The Buddhist magazine Tricycle (a 2009 Utne Independent Press Award nominee) has unearthed something quite precious from their archives: a 1991 interview with the Dalai Lama conducted by the late writer and monologue master Spalding Gray. The conversation is colored by the kind of blunt truths Gray was famous for. It's a great exploration of the fundamental tenets of Tibeten Buddhism, and it's also hilarious:
Spalding Gray: We’ve both been traveling these last weeks and the most difficult thing that I find on the road is adjusting to each location, each different hotel. And I don’t have the centering habits you do. I have a tendency to want to drink the alcohol, which, as you said in an earlier interview, is the other way of coping with despair and confusion. I have a feeling that you have other methods for adjusting. Just what are some of your centering rituals and your habits when you come into a new hotel?
The Dalai Lama:
I always first inquire to see “what is there.” Curiosity. What I can discover that is interesting or new. Then, I take a bath. And then I usually sit on the bed, crosslegged, and meditate. And sometimes sleep, lie down. One thing I myself noticed is the time-zone change. Although you change your clock time, your biological time still has to follow a certain pattern. But now I find that once I change the clock time, I’m tuned to the new time zone. When my watch says it’s eight o’clock in the evening, I feel sort of sleepy and need to retire and when it says four in the morning I wake up.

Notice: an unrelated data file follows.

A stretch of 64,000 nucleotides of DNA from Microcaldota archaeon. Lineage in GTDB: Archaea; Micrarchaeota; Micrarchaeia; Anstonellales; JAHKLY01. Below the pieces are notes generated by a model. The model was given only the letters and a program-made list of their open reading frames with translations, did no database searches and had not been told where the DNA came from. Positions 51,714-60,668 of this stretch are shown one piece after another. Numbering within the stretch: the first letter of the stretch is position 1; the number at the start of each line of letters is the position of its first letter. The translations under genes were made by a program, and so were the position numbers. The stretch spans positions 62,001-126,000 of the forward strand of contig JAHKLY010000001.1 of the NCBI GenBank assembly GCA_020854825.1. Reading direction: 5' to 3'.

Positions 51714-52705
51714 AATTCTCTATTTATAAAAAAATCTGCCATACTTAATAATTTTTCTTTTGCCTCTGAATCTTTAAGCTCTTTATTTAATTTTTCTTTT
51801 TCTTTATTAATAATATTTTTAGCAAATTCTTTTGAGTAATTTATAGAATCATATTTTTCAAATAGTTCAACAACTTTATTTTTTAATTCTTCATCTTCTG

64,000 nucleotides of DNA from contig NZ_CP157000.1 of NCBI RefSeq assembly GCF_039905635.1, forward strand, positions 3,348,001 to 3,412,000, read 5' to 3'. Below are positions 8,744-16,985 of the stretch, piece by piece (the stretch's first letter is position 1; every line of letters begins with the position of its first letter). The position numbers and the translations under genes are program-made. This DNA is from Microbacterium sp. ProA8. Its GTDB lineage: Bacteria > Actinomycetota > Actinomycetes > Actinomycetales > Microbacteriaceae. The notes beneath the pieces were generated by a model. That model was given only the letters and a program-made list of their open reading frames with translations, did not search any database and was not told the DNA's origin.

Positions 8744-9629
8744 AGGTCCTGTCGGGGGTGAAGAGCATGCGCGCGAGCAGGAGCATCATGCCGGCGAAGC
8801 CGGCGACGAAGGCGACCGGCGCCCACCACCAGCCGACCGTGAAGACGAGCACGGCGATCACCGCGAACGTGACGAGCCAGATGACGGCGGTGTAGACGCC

Spalding Gray: But you have to be looking at your clock all the time.
And then there is this gem:
The Dalai Lama: As a Buddhist monk, I usually have no solid meal after lunch, no dinner. So that is also a benefit.
When I passed your room last night, I saw six empty ice-cream sundae dishes outside your door.
Translator (after much laughter): It was members of the entourage.